BURLINGAME, Calif. – Diners returning to some restaurants in the Bay Area are finding a new fee on their check.
Restaurant owners say they need to add the fee to stay afloat coming out of the pandemic.
KTVU spoke with restaurant owners in Burlingame, San Mateo and San Jose about the rising costs of doing business.
And not everyone agrees that new fees are the answer.
The Refuge in San Mateo just opened at the end of June. It’s the owners’ third and newest restaurant on the Peninsula.
“We are literally a ma and pa, family-owned restaurant,” says Matt Levin who co-owns the restaurant with his wife.
They implemented what’s called a 2% “wellness fee” to patrons’ checks when this location opened and he’s charging the same fee at his other restaurants.
He says he needs the fees to survive and that the money helps him hire and retain workers in a highly competitive market, in addition to skyrocketing food costs.
“You kind of have to be a partner with the restaurants that you love and understand the way they operate,” Levin says he offers his employees a 401k plan, paid time off and is working on health insurance for them.
Patron Allia McCrank says she was not aware of the fee, but that, “If it helps the workers, helps retain them and gives them a better wage, I would be okay with it,”
In downtown San Jose, Sushi Confidential also started charging what the owner calls a 3.5 percent “living wage surcharge.”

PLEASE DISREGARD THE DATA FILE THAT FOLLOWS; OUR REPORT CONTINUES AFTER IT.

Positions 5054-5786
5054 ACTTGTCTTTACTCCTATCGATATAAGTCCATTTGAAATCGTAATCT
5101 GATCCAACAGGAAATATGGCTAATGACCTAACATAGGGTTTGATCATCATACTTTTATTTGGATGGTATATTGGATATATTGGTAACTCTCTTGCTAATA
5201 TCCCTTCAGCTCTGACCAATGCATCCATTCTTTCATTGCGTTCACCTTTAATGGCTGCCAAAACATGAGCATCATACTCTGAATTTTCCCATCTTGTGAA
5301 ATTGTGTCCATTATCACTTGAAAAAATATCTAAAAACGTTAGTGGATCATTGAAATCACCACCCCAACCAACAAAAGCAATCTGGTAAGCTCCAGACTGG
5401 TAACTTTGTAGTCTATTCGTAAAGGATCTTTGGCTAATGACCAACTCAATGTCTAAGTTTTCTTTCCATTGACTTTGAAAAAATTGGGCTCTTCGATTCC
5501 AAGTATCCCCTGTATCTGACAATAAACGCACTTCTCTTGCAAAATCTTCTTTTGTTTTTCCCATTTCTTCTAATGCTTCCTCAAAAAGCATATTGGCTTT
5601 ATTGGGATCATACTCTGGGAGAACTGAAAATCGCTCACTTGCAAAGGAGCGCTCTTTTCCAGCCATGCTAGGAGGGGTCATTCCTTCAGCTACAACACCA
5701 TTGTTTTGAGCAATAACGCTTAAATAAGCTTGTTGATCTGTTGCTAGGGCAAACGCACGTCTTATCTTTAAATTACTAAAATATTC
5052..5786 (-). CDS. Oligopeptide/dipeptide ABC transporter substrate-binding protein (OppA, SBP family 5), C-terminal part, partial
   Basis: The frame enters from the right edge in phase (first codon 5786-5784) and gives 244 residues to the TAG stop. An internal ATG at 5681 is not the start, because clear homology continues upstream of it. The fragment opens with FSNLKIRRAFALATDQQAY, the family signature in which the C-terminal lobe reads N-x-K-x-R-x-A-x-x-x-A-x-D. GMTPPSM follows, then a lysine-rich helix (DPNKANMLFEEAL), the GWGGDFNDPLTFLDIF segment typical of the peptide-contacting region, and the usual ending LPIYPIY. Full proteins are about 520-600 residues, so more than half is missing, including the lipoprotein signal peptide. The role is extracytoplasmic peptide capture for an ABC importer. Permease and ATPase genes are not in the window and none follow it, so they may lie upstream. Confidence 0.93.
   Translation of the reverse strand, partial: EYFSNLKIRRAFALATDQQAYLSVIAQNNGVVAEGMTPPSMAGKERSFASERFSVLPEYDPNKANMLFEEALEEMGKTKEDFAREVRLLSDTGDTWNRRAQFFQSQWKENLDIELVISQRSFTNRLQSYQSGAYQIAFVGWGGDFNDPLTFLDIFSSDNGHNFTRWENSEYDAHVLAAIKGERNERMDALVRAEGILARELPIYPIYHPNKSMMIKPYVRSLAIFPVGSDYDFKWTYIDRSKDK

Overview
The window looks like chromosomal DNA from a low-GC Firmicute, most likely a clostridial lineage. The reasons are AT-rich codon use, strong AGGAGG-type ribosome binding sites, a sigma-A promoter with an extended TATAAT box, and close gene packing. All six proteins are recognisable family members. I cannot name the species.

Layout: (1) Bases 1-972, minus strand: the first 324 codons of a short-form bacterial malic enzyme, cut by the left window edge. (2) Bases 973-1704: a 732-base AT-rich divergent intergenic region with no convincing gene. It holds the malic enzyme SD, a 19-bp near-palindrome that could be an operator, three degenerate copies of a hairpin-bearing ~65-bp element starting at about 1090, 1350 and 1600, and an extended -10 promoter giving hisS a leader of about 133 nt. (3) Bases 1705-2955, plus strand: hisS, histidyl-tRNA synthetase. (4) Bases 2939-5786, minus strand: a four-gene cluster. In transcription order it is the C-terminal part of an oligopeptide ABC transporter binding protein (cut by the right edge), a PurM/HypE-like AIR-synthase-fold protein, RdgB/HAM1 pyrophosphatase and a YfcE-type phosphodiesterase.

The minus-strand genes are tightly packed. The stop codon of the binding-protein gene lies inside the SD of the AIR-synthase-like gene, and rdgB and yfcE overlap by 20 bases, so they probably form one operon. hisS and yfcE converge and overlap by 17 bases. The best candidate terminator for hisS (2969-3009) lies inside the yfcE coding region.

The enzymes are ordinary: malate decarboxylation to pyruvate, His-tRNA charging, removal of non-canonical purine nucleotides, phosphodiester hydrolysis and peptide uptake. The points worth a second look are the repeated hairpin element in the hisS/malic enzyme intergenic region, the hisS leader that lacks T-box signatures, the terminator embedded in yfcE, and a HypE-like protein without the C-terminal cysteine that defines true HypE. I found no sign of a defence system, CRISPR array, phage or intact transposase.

Owner Randy Musterer says he needs it to retain workers with a competitive wage.
In downtown Burlingame, Sapore Italiano has been in business almost twenty years.
Owner Elio Durzo says he is also dealing with hiring workers and high food cost.
Durzo says he plans to raise prices by 50 cents, but not charge a fee.
“We already have tips, tax. Oh my god, three fees. I think it’s too much,” Durzo says 80% of his clientele are regulars and that their support has kept his doors open during the pandemic.
Patron John LaDuca says he wants to know what the cost of his meal is up front, “I would rather see the increase in the meal price rather than a surcharge at the end.”
Durzo has two other restaurants and says he’s retained some employees by offering them a partnership.
He says he’s been able to hire workers with the help of his employees, “When you treat them nice, they refer to somebody else. So they bring friends, bring brothers, sisters.”
Each restaurant owner says what works for one business may not work for another.
But all agree: emerging from the pandemic is no easy task.
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